During operation, the user 14 holds the handle 16 in one hand, so that the guide wheels 18 contact the ground right in front of the user 14 (possibly offset slightly to the side of the hand that holds the cane 12). The user 14 prescribes a desired direction of motion with the miniature joystick 20. This direction command is understood to be relative to the current absolute direction read off the fluxgate compass 32. For example, if the compass 32 is facing straight north and the user 14 indicates the direction to be "forward" (by pushing the joystick 20 forward), then the system 10 would lock into "straight north" as the desired direction of travel and the steering servo 22 would steer the guide wheels 18 so that the compass 32 is always facing north. As another example, let us consider the case where the user 14 indicated "right" as the desired direction of travel. Then the computer would add 90° to the current direction of travel (say, north) and the steering servo 22 would steer the guide wheels 18 to the right until the compass 32 was facing east.
While traveling, the ultrasonic sensors 24 detect any obstacle in a 120° wide sector ahead of the user 14. Advanced obstacle avoidance techniques, developed originally for mobile robots and described in U.S. Pat. No. 5,006,988, issued on Apr. 9, 1991 and U.S. Pat. No. 5,239,515, issued on Aug. 24, 1993, both incorporated herein by reference, are implemented to determine an optimal direction of travel even among densely cluttered obstacles. Prior art travel aids merely inform the user of the existence of obstacles and the users must find their way around the obstacle and toward the desired target on their own. For example, if the present system 10 was "locked" into a desired travel direction of north, but an obstacle 36 blocked the way (see step 1, FIG. 2), then the obstacle avoidance algorithm would prescribe an alternative direction that would clear the obstacle but would be facing north as close as possible (see step 2, in FIG. 2). Once the guide wheels 18 begin to move sideways to avoid the obstacle 36, the user 14 feels the resulting horizontal rotation of the cane 12 (see step 3, FIG. 2). In a fully intuitive (i.e., there is virtually no training time required) response, the user 14 changes his/her orientation to align him/herself with the cane 12 at the "nominal" angle. In practice, the user's walking trajectory follows the trajectory of the guide wheels 18 similar to the way a trailer follows a truck. Once the obstacle 36 is cleared, the steering servo 22 steers the guide wheels 18 back to the original desired direction of travel. The new line of travel will be offset from the original line of travel. Depending on the circumstances, the user 14 may wish to continue walking along this new line of travel, or the system 10 can be programmed to return to the original line of travel. This latter option is made possible by the full odometry capability provided by the guide wheels 18 and their attached encoders 34.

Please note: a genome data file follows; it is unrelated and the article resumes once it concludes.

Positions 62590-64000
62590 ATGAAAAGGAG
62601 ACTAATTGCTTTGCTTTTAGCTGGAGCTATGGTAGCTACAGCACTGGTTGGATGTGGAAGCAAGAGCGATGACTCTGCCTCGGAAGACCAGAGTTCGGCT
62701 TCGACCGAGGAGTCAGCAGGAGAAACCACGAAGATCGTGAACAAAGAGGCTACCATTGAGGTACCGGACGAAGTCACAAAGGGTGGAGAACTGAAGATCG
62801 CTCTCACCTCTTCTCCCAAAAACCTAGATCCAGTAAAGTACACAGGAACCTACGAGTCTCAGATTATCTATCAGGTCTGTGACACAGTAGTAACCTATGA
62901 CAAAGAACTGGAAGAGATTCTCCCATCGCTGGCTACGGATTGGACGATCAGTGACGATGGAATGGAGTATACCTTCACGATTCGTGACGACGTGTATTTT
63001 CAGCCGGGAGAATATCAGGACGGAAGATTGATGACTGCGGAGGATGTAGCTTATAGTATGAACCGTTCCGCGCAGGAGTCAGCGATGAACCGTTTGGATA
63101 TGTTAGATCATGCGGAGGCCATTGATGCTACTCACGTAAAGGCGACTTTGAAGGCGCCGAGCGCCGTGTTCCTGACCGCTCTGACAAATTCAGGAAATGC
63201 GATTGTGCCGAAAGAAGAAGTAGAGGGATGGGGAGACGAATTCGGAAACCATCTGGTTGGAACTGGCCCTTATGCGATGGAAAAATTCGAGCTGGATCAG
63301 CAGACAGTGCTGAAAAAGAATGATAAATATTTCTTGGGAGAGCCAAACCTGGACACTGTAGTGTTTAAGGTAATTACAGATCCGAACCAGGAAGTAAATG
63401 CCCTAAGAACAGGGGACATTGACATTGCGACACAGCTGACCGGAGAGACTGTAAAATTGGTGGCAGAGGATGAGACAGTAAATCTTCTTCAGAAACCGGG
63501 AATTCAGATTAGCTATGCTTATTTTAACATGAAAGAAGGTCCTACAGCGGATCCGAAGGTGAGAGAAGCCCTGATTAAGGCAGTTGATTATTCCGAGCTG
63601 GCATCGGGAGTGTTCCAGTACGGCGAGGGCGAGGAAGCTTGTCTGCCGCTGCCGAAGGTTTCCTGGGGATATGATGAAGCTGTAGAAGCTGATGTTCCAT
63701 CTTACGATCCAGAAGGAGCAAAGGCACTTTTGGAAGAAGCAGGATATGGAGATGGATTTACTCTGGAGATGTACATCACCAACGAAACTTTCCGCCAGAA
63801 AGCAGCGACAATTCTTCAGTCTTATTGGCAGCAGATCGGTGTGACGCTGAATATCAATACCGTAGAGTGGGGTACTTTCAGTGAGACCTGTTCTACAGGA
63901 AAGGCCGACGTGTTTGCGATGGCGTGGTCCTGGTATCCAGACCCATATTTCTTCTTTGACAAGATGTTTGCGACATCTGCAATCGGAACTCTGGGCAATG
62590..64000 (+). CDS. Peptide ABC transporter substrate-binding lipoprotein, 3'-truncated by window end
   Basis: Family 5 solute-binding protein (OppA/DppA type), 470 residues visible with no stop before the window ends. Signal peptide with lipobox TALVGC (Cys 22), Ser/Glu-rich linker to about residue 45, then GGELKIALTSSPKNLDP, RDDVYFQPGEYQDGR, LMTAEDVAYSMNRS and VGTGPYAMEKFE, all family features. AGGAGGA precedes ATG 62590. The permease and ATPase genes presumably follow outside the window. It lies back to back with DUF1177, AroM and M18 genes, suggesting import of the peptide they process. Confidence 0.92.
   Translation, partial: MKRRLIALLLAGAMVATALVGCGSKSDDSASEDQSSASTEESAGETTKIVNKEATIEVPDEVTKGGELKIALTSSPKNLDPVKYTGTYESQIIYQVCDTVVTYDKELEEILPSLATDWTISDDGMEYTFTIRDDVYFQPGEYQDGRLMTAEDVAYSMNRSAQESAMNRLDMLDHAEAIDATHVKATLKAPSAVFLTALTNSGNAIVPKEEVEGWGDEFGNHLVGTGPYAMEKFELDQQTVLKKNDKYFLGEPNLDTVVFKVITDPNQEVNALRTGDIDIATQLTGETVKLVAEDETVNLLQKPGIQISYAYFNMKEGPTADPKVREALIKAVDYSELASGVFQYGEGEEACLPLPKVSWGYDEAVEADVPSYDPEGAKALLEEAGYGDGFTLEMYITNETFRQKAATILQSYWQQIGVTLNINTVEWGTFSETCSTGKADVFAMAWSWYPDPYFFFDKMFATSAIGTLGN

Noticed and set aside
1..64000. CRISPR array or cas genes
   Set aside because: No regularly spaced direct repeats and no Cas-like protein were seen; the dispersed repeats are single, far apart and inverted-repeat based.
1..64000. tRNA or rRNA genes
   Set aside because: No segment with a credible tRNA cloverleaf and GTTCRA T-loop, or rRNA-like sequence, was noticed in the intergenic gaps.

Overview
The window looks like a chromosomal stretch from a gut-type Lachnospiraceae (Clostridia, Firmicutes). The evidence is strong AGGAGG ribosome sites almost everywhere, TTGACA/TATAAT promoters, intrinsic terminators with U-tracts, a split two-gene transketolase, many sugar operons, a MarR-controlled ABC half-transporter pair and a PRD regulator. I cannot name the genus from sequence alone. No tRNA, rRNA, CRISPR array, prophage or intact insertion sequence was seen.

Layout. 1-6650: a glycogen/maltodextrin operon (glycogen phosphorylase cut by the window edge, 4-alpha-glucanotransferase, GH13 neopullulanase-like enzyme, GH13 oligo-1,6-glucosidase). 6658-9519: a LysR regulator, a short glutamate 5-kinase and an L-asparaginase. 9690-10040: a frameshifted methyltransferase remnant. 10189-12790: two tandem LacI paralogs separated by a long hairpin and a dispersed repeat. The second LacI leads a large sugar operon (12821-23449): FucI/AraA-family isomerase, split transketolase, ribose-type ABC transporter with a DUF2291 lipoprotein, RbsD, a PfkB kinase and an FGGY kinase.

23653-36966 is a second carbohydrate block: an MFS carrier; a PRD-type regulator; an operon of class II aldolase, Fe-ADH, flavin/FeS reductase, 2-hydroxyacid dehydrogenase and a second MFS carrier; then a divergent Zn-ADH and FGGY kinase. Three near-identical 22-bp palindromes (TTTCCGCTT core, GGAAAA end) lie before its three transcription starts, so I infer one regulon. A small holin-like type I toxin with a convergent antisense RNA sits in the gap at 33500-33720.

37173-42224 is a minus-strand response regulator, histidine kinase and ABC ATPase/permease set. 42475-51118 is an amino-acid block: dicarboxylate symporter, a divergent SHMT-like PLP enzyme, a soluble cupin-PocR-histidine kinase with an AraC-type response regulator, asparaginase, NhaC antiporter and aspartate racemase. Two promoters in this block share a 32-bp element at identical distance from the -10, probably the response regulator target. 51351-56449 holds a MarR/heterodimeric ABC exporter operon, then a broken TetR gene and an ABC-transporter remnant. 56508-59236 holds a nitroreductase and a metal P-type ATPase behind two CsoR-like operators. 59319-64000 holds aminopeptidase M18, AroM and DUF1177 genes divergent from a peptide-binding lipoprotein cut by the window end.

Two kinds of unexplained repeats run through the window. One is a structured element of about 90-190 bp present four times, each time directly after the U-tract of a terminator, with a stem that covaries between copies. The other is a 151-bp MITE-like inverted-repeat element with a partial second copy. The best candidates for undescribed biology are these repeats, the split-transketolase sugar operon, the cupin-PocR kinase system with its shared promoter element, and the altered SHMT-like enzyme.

One particularly difficult problem for the user 14 is that of stairs. The present invention offers separate solutions for down-steps and up-steps. Down-steps are detected in a fail safe manner: when a down-step is encountered, the wheels 18 of the system 10 drop off the edge--without a doubt a signal that the user 14 can't miss. Up-steps are potentially more difficult to detect. As shown in FIG. 4, the height of the main array of front-facing sensors 24 is such that the first step 40 of the upstep is detected just like an obstacle. However, higher up on the system 10 and mounted at a different angle is one additional sensor 38, called the "forward-up" facing sensor. This sensor 38 "looks" above the bottom step 40 and detects the presence of the second step 42 at a distance R2. The difference between R2 and R1 is computed and, if it meets a pre-programmed criterium for stairs, the system 10 identifies the object as stairs and either signals the user 14 or allows the system 10 to bump the bottom step 40 at which point the user 14 will lift the system 10 up the stairs. If R2 and R1 are almost equal, then the object is treated as a wall. If R2 is much larger than R1, then the system 10 interprets the object as an obstacle that needs to be avoided.